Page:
Pearson BTEC Level 3 Diploma in Horse Management

The Diploma is designed to provide:

  • education and training for those who seek entry into employment or are employed in a variety of types of work, such as in horse care and management and associated industries
  • opportunities for learners to gain nationally recognised Level 3 vocationally related qualifications to enter employment or progress to further education or training such as Foundation Degrees in Equine or a similar related subject area
  • the underpinning knowledge, understanding and skills required at this level in horse management industries
  • information on the role of the horse manager and the opportunities available within the industry locally and nationally
  • opportunities for learners to focus on the development of Personal, Learning and Thinking Skills (PLTS) and Functional Skills
  • opportunities for learners to develop a range of skills and techniques, personal qualities and attitudes essential for successful performance in working life. 

Course Details

Academic Level: Further Education Level 3
Number of units/modules: 13
Study Hours per Unit: 55
Total Hours:  720
Course Duration:  24 – 30 months
Study Week Requirements: 2x compulsory 5 day study weeks
The programme is delivered through blended learning which consists of tutor-supported online studies via a bespoke virtual learning environment (VLE) combined with practical training. Practical training may, by prior agreement and subject to arrangements made by TOCES, be undertaken at a yard local to you, e.g at your school if it has equestrian facilities or at a BHS approved riding centre in your area. Alternatively, practical training will be gained whilst attending two five-day study weeks here at TOCES.

16 years and over

Learners who have recently been in education must hold at least one of the following:

  • a Pearson BTEC level 2 qualification in Horse Management or a related vocational area
  • a standard of literacy and numeracy supported by a general education equivalent to four GCSEs at grade A*- C
  • other related level 2 qualification

Mature learners (21 and over) may present a more varied profile of achievement that is likely to include experience of paid and/or unpaid employment.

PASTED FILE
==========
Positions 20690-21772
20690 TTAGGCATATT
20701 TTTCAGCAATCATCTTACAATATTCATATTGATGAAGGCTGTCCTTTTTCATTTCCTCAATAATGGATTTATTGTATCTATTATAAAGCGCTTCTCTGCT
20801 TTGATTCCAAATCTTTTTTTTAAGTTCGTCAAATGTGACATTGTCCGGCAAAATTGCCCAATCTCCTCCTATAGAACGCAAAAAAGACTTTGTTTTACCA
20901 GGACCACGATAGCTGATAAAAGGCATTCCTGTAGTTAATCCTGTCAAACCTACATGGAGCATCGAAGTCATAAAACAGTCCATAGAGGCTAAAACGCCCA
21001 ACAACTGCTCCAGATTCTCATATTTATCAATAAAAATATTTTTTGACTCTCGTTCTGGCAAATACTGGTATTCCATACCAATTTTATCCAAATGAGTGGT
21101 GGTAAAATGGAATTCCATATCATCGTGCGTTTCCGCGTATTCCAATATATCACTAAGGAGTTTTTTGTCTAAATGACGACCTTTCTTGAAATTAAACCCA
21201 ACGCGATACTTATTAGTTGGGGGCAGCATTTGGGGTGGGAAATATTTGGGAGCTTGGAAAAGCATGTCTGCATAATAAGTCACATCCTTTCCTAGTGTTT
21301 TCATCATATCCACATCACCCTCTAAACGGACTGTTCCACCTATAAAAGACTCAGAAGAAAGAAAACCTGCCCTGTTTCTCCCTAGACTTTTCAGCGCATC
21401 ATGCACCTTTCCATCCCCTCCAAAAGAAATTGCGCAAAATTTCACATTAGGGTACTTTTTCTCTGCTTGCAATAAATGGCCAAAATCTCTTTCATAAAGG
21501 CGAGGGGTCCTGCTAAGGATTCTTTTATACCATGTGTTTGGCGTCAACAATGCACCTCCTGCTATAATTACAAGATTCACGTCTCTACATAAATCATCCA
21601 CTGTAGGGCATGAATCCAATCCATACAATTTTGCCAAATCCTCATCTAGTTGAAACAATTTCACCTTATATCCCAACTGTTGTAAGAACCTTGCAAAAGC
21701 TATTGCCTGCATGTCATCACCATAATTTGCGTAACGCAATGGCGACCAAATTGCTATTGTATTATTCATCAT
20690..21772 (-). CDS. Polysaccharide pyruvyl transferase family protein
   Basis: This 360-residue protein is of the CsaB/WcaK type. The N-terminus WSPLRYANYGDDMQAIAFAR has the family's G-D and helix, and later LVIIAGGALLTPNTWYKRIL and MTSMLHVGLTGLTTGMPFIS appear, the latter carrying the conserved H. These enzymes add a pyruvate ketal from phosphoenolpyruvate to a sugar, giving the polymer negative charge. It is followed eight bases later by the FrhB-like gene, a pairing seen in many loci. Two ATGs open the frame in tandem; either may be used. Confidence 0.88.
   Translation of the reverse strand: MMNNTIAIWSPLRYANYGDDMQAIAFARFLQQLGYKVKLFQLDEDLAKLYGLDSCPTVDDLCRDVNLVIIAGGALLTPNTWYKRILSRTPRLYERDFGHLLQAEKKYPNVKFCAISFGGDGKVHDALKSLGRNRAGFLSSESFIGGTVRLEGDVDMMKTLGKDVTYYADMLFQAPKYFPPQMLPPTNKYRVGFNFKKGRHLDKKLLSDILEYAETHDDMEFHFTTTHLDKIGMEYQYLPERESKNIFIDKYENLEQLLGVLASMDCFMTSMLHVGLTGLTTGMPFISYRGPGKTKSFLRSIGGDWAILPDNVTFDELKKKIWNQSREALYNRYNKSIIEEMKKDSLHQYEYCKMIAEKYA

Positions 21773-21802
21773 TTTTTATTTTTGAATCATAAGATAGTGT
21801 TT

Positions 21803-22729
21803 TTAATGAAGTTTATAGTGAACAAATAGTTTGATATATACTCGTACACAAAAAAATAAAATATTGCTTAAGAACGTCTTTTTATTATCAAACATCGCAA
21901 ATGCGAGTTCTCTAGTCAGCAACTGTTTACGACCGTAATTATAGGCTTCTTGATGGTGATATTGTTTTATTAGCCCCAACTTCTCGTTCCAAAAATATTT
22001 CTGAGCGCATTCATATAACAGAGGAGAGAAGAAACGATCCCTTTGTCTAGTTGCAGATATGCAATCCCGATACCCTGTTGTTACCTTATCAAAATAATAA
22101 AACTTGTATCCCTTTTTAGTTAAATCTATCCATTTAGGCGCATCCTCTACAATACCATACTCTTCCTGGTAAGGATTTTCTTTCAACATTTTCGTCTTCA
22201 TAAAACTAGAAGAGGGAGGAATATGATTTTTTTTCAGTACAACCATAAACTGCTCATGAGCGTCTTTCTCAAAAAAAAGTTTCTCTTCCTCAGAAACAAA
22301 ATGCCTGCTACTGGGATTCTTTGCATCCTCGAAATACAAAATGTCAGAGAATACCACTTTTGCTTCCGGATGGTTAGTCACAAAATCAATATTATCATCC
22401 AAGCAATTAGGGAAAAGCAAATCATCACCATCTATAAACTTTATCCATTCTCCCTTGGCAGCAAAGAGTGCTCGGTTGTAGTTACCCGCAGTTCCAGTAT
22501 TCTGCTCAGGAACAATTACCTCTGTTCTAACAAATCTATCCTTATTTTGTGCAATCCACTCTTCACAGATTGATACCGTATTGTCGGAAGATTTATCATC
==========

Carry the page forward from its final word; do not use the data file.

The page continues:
If studied as part of the funded Technical Certificate provision learners must be in one of the following situations:

  1. At school or college, studying this programme within school hours
  2. If you do not want to stay on at school or go to college full-time you can work or volunteer for a minimum of 20 hours a week and study

For all other learners it is not necessary to be working with horses to undertake this programme.

Module / Unit Details

Pearson (BTEC) are the UK’s largest awarding body and we are regulated by Ofqual (England), SQA Accreditation (Scotland), CCEA Accreditation (Northern Ireland) and Qualifications Wales (Wales). Pearson offer academic and vocational qualifications that are globally recognised and benchmarked.

Study from home or school

Fit study in around your current commitments and while you gain practical experience in the equine industry.

Full course support

Our dedicated student support tutors are available to assist you throughout your studies. Keep in touch with fellow students too!

Nationally recognised qualification

Awarded by BTEC, an internationally recognised awarding body

Learn while you earn

Continue to work full, part time or volunteer!

Unit 1 Understand and Promote Horse Health

Recognise indicators of health in horses.  Behaviour; posture; coat condition; weight; temperature, pulse, respiration, movement; mucous membranes; faeces and urine output; vocalisation; eating and drinking; handling techniques; handling equipment

Common diseases and disorders, treatment and prevention.  Common diseases: viruses; bacteria eg salmonella; fungi eg ringworm; prions eg scrapie; endo parasites eg helminths; ecto parasite eg lice, notifiable diseases, zoonotic diseases.  Common disorders: eg Cushing’s disease; laminitis.  Treatment: antibiotics; nutritional therapy; antimicrobials; administration routes.  Prevention: prophylactic treatment eg worming, parasite control; nutrition; supplementation.  Immune system: active, passive, natural and acquired immunity; role of the immune system in disease control; factors that affect effective working

Promote and maintain the health and wellbeing of animals.  Husbandry requirements; enrichment; exercise requirements; accommodation; five animal needs; record keeping; preventative care and treatments (methods, reasons for)